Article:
The film throws a special light on the erogenous potential of several distinctly Japanese dishes, including natto, the oozing and highly fragrant fermented bean many Japanese cannot resist; ramen laced with pork-back fat; and the odd attraction of instant mixes that replicate the searing pungent sauce of Chinese mapo tofu.
The film is structured into three segments named after these dishes, presenting a triptych of intimate encounters linked through the enigmatic presence of a gritty yet deadpan stranger carrying a gift box of chestnuts while intent on — pardon the pun — spilling various personal beans.
“You will never see mapo tofu being cooked more intensely or orgasmically. … The camera is so close to the characters that you might just get splashed with ramen broth,” commented Reel Bits, a cinema blog.
North American distributors Film Movement noted “the humor and wit on display in Yoshida Kota’s film, as well as the … incredibly sensual cooking and eating.”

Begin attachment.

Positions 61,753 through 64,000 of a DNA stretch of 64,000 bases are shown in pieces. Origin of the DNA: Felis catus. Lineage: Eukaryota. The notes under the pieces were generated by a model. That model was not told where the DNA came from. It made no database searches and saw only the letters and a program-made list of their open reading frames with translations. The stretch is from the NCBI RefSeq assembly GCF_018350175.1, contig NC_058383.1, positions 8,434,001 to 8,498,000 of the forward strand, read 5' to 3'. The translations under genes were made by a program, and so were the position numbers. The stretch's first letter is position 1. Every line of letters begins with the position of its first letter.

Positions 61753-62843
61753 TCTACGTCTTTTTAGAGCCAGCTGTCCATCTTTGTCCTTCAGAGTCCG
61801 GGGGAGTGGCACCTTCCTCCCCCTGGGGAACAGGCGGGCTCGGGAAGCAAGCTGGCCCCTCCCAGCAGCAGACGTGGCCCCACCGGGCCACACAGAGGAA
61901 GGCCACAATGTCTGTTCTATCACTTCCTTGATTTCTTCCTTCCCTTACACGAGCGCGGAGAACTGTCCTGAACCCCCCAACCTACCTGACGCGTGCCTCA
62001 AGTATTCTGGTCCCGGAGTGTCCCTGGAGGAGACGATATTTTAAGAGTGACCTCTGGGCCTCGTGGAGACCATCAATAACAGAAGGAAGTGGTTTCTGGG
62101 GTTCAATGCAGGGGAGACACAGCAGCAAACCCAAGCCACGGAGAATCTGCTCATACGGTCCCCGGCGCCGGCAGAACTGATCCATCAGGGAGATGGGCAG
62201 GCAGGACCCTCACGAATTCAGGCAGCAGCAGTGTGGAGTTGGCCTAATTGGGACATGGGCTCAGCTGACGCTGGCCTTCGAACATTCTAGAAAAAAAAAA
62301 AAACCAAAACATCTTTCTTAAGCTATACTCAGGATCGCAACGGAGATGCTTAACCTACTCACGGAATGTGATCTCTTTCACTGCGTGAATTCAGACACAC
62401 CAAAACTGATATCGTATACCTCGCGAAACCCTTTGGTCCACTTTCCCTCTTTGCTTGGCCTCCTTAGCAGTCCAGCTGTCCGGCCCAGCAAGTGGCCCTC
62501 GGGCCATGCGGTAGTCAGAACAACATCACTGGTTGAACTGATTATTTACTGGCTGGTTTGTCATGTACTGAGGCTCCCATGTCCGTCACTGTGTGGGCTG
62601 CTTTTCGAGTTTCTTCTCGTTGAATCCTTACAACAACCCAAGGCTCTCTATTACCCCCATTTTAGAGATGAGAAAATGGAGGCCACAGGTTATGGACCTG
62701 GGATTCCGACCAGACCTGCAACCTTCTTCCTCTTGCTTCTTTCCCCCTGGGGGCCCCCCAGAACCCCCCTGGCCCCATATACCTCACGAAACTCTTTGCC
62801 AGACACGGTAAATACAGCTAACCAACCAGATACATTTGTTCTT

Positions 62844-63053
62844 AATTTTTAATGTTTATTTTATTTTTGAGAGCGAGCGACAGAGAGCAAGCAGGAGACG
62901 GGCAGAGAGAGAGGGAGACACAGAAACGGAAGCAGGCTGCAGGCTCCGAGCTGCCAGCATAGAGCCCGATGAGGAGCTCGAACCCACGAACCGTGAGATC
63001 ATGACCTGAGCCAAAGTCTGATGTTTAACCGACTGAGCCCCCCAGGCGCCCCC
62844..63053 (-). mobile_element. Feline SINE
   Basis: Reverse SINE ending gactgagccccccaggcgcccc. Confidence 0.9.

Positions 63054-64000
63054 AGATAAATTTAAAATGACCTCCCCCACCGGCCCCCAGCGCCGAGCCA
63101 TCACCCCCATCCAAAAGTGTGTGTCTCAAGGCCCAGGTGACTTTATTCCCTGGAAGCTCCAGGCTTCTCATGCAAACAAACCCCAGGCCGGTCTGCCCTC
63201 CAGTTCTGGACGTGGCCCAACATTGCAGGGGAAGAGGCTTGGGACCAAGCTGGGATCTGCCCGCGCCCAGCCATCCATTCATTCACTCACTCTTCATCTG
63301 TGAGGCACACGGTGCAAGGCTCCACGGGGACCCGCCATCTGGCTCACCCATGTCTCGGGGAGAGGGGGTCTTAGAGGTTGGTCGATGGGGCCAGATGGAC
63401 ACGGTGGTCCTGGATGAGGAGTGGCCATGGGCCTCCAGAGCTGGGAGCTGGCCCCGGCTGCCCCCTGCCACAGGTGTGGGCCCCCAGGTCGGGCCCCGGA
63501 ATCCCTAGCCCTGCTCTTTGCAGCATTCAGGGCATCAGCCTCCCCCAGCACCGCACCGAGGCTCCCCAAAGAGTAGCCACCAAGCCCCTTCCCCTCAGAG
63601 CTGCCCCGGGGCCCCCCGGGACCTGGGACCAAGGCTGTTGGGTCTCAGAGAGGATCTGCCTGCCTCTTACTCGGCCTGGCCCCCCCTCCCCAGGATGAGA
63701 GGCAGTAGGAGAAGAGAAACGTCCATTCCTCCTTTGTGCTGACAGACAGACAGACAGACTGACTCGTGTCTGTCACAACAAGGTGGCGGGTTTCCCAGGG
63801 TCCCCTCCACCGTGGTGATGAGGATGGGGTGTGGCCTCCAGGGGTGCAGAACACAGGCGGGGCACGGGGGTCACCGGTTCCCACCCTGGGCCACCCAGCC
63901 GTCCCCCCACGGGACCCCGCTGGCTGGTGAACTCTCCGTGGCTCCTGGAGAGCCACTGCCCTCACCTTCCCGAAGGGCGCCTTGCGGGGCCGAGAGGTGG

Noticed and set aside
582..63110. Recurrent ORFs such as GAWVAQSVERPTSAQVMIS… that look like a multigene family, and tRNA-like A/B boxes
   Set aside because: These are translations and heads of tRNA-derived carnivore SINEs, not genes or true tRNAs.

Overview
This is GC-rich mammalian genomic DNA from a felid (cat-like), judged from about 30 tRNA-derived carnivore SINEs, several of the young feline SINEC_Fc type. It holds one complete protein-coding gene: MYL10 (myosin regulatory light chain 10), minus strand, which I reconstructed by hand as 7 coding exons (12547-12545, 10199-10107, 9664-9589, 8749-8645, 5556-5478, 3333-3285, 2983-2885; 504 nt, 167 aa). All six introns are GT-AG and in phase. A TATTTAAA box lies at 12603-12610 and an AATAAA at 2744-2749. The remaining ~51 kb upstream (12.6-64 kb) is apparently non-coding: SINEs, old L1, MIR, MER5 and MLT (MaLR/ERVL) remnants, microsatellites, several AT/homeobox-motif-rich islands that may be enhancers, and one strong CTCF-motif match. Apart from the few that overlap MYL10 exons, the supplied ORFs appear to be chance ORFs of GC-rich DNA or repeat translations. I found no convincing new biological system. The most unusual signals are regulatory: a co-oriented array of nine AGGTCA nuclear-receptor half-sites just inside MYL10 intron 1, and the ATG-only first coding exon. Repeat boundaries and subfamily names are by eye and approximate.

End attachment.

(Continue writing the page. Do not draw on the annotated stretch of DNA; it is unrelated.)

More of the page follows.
Kota terms the film a comedy of contemporary manners. One episode deals with sadomasochism, with a complete stranger begging to have a pretty girl run him over with her car. Another shows a man following the instructions of a disembodied voice to end his affair with a girl seen slurping noodles. In a third, a meek young husband is confronted with edible evidence of his wife’s infidelity. And throughout, there’s the subtext of desperate escape from social controls, class structures and consumerism.
As brilliantly evoked by lead actor Tateto Serizawa, viewers may come to terms with what Kato describes as “the world seen from the bottom world like homeless people live.”